We intend to devise novel methods to cluster large-scale static and dynamic online social networks. Our approach is based on skeleton structures that represent and amplify variation in local cohesion, and that are defined locally to facilitate efficient computation. In addition to simplifying the clustering problem, they shall also provide a novel understanding of community dynamics, capturing more directly the agency of social actors. Finding patterns in online social relationships and interactions is one of the most prominent applications of big data today, largely driven by the relative ease of data collection and its economic and political value.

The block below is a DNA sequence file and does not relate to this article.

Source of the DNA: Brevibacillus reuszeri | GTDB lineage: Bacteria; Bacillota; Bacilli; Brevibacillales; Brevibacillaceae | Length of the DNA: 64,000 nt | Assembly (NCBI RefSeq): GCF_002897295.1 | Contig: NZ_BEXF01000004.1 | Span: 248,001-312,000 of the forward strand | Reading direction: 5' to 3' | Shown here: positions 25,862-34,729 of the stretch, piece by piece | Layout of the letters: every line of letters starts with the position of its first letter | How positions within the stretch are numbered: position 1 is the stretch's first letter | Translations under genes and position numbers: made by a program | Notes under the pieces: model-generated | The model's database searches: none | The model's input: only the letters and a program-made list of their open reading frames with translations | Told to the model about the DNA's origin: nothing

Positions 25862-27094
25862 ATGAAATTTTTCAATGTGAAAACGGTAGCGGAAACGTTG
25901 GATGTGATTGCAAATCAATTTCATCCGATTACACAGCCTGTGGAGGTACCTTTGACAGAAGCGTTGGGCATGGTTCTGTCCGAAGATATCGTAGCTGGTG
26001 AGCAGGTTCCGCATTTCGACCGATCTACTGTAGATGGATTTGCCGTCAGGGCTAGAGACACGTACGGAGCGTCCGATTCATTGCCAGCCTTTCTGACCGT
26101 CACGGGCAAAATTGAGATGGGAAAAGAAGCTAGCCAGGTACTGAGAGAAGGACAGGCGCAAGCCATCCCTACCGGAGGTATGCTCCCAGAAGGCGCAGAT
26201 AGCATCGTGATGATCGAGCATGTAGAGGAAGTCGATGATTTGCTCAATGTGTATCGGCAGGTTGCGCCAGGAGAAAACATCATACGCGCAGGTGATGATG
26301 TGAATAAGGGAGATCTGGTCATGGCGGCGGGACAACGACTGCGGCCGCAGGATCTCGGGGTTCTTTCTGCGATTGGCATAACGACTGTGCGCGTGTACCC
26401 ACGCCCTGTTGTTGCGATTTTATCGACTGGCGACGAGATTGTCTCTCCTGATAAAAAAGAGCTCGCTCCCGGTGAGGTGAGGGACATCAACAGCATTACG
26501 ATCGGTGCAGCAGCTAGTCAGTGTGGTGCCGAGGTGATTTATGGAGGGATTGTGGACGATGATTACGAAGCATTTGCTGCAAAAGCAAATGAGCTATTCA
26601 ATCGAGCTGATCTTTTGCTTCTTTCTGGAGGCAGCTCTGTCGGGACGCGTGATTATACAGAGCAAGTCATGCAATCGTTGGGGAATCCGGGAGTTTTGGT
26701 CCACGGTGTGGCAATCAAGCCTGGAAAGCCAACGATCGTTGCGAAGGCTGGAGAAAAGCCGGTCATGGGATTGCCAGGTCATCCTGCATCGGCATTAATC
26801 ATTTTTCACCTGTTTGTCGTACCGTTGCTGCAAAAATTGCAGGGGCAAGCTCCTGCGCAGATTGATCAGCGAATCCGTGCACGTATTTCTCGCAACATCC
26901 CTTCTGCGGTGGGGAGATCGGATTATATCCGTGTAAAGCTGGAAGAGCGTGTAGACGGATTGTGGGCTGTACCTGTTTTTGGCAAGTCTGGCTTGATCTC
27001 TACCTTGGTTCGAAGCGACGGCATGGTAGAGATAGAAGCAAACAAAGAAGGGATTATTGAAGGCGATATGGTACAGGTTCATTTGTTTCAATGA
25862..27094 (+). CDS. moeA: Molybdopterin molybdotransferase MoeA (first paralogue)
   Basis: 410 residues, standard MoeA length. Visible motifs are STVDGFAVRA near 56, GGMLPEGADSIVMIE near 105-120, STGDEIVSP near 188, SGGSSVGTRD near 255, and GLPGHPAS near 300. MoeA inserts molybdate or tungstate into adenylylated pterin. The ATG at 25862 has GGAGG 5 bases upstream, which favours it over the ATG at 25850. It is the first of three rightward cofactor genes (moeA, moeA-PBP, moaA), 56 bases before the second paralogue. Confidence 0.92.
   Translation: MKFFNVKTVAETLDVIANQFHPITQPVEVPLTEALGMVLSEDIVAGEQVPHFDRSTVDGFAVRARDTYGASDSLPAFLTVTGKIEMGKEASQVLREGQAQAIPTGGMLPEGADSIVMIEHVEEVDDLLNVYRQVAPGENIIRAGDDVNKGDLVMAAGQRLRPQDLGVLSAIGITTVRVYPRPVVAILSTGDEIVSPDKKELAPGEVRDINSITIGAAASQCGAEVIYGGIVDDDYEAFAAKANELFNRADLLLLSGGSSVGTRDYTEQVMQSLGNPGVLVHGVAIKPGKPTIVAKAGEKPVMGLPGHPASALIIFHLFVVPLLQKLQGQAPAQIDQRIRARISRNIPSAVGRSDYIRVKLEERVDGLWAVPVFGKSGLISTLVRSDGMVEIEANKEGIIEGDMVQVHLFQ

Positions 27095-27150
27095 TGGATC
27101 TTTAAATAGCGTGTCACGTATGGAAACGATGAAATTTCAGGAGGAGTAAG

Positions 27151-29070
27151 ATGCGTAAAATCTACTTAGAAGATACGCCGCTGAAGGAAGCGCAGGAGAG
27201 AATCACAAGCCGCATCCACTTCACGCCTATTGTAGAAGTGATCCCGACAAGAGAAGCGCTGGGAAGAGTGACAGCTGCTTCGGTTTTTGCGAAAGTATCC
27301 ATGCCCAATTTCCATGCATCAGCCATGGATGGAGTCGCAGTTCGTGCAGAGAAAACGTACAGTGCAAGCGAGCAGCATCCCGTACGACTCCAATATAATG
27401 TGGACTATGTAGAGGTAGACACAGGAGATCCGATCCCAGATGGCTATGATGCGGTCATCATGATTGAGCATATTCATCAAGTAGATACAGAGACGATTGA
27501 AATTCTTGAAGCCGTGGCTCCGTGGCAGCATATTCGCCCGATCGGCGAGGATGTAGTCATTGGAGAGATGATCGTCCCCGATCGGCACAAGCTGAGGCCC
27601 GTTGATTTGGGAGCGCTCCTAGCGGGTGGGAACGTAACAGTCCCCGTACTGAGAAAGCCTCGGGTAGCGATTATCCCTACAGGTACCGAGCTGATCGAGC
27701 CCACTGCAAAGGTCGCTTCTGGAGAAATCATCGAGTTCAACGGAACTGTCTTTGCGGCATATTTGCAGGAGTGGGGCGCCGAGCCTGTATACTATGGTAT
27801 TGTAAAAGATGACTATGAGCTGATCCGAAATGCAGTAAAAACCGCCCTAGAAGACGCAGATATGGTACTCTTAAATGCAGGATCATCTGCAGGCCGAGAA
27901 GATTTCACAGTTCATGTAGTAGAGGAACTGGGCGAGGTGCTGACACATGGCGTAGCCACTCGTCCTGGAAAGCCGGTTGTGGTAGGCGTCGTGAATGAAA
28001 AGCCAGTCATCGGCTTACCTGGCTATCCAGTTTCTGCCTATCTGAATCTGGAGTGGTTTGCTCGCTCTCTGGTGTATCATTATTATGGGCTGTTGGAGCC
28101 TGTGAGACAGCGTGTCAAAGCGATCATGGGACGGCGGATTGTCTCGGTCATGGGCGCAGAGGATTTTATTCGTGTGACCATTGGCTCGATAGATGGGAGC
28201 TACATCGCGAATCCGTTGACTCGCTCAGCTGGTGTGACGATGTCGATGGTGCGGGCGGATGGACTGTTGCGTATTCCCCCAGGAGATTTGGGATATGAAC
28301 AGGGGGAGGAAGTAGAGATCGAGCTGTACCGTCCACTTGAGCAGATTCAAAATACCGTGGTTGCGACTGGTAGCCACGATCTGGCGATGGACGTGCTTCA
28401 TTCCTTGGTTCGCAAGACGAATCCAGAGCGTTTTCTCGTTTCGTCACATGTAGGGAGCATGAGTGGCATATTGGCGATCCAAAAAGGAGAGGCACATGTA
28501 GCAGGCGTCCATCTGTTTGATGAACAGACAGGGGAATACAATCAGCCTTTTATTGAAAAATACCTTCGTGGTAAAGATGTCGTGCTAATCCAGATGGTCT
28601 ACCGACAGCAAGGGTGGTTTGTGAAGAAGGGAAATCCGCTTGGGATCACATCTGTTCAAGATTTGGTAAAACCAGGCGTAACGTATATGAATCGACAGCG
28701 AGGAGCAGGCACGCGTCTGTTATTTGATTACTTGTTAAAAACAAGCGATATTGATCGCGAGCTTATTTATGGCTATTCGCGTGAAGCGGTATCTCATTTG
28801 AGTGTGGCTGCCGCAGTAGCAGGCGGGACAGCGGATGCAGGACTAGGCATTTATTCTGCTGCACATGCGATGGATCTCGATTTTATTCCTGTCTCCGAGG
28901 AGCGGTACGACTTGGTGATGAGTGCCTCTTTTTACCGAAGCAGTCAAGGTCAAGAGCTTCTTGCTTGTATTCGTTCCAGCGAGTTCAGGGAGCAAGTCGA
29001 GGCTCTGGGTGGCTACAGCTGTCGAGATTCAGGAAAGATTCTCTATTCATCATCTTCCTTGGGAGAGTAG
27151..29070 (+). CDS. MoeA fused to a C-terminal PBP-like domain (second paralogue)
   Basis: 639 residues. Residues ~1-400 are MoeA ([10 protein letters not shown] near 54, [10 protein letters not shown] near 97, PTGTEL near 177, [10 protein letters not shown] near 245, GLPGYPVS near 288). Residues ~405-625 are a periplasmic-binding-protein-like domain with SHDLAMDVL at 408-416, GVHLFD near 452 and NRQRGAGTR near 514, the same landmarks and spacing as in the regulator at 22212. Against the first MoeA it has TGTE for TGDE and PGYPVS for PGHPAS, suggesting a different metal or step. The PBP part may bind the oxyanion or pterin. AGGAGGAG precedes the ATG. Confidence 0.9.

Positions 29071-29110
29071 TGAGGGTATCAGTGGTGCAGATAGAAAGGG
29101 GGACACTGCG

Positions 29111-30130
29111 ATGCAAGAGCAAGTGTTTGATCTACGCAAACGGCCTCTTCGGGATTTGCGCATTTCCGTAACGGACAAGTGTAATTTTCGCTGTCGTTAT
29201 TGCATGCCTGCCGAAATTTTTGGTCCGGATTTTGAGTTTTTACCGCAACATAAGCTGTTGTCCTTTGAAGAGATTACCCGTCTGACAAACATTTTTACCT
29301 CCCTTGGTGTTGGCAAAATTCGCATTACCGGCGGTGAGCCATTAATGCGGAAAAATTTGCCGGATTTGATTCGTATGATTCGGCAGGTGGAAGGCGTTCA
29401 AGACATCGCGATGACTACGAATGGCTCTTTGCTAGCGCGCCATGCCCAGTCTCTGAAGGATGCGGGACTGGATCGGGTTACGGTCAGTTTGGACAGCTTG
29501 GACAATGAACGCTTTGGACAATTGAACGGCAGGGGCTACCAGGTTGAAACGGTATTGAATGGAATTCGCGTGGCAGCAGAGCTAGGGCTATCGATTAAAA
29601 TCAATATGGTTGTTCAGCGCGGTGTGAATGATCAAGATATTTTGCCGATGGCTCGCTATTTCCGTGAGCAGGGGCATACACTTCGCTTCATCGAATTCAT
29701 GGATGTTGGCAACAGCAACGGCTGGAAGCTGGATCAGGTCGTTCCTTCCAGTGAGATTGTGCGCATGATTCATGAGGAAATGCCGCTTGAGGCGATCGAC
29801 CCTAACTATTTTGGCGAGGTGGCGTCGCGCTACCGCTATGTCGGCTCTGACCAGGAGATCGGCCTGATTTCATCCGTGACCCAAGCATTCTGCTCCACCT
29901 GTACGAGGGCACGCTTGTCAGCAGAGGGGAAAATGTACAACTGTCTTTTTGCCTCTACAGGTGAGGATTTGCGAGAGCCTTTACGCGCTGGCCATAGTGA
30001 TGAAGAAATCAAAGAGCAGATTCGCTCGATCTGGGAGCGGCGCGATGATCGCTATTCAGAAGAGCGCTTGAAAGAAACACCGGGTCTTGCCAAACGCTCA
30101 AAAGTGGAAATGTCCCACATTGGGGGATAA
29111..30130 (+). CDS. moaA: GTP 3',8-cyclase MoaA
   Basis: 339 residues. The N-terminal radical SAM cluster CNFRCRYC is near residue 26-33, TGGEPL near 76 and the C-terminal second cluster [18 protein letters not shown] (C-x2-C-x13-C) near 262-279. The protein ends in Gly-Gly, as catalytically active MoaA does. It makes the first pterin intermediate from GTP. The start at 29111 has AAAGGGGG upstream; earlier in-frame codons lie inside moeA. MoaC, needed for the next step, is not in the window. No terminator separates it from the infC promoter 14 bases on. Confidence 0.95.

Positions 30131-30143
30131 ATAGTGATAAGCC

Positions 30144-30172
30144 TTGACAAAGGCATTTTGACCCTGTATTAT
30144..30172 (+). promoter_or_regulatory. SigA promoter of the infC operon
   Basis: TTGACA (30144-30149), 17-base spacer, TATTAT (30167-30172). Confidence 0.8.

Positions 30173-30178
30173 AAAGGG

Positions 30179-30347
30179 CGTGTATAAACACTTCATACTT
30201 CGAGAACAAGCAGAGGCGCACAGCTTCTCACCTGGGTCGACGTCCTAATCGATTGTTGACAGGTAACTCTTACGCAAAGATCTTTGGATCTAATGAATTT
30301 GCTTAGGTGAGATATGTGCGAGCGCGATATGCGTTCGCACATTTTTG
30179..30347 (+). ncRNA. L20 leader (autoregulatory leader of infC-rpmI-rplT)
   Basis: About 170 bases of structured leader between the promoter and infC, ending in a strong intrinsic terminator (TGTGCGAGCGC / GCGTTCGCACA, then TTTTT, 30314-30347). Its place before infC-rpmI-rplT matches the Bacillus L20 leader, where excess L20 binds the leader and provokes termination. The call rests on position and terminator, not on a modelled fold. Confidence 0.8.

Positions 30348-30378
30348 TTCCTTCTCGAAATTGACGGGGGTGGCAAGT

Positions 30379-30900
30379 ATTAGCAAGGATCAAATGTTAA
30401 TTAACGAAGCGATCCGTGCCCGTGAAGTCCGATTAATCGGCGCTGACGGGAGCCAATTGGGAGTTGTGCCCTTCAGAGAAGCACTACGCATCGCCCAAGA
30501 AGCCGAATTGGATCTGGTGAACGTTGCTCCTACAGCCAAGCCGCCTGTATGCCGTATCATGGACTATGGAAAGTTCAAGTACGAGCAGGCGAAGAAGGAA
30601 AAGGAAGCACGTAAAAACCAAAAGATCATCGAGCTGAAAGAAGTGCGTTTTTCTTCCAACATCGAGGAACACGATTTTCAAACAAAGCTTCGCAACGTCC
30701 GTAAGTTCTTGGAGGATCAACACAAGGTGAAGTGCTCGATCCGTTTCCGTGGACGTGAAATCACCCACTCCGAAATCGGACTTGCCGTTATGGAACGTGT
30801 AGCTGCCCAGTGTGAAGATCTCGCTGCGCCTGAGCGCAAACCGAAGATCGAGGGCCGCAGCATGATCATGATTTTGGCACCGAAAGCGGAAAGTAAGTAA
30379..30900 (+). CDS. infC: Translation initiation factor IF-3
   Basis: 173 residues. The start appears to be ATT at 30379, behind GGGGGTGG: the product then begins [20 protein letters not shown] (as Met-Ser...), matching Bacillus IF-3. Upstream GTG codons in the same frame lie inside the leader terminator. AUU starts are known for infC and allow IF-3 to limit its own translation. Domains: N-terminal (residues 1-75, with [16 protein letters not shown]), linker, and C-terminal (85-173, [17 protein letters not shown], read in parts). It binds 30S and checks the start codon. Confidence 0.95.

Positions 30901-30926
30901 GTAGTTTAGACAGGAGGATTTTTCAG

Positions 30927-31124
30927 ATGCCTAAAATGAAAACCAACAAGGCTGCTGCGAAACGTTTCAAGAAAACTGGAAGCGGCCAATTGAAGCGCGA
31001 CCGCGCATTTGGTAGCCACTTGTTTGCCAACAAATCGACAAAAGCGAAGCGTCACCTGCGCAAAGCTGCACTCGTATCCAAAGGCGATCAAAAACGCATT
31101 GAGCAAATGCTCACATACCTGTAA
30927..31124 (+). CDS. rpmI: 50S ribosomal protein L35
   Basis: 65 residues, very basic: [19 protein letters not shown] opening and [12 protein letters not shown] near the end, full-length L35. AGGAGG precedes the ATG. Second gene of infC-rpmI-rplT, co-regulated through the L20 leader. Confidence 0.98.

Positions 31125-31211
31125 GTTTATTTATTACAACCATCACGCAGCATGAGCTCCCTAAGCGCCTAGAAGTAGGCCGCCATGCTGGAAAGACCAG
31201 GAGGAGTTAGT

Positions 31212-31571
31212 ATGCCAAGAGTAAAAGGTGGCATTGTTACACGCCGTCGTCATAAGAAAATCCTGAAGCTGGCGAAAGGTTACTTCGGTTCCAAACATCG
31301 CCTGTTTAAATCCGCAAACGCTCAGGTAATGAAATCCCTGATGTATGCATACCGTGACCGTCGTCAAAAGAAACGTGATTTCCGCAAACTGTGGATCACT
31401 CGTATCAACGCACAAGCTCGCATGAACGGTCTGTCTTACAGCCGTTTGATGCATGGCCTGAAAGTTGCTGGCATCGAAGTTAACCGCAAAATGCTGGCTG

While this process-generated data is massive, it stems from the actions of individuals with bounded knowledge of the entire system. Our working hypothesis is therefore that local structures capture major trends to an extent sufficient to inform algorithms for partitioning or overlapping clusters. Moreover, we expect the integration of individual attribute data to boost empirical relevance, and the definition of persistent skeleton structures to yield more reliable concepts of community dynamics. Combining sparsification with imputation and nodal attributes, we will advance recent approaches to locally-determined skeleton structures and study their utility for novel and approximate graph clustering algorithms that scale to big data. We are aiming at algorithms with nearlinear or even sub-linear worst-case running times by exploiting special characteristics of social networks or settling for approximate results. While overall algorithmic efficiency is important, we will place additional emphasis on algorithm engineering to increase and exploit locality. Consideration of streaming data will be a necessary requirement as online social networks typically generate sequences of dyadic events. Due to the pervasive nature of clustering problems, the expected outcome of this project includes tools for big data analysis in other application areas.